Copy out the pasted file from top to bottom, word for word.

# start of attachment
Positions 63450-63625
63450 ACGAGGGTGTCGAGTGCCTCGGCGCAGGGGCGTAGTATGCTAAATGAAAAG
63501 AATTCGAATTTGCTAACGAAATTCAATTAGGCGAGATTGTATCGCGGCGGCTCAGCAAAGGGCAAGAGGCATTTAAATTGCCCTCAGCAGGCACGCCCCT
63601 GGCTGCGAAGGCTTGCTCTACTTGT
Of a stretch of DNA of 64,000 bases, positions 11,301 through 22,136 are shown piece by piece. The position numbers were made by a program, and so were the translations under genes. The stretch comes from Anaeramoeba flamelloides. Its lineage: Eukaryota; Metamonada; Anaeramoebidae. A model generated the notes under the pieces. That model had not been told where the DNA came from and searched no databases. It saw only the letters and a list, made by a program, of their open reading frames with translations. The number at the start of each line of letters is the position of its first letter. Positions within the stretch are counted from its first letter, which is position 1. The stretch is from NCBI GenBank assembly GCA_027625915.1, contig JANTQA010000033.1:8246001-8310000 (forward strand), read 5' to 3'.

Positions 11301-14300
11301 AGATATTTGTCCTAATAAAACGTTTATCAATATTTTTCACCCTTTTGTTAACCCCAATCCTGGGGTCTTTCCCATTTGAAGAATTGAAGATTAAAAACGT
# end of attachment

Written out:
Positions 63450-63625
63450 ACGAGGGTGTCGAGTGCCTCGGCGCAGGGGCGTAGTATGCTAAATGAAAAG
63501 AATTCGAATTTGCTAACGAAATTCAATTAGGCGAGATTGTATCGCGGCGGCTCAGCAAAGGGCAAGAGGCATTTAAATTGCCCTCAGCAGGCACGCCCCT
63601 GGCTGCGAAGGCTTGCTCTACTTGT
Of a stretch of DNA of 64,000 bases, positions 11,301 through 22,136 are shown piece by piece. The position numbers were made by a program, and so were the translations under genes. The stretch comes from Anaeramoeba flamelloides. Its lineage: Eukaryota; Metamonada; Anaeramoebidae. A model generated the notes under the pieces. That model had not been told where the DNA came from and searched no databases. It saw only the letters and a list, made by a program, of their open reading frames with translations. The number at the start of each line of letters is the position of its first letter. Positions within the stretch are counted from its first letter, which is position 1. The stretch is from NCBI GenBank assembly GCA_027625915.1, contig JANTQA010000033.1:8246001-8310000 (forward strand), read 5' to 3'.

Positions 11301-14300
11301 AGATATTTGTCCTAATAAAACGTTTATCAATATTTTTCACCCTTTTGTTAACCCCAATCCTGGGGTCTTTCCCATTTGAAGAATTGAAGATTAAAAACGT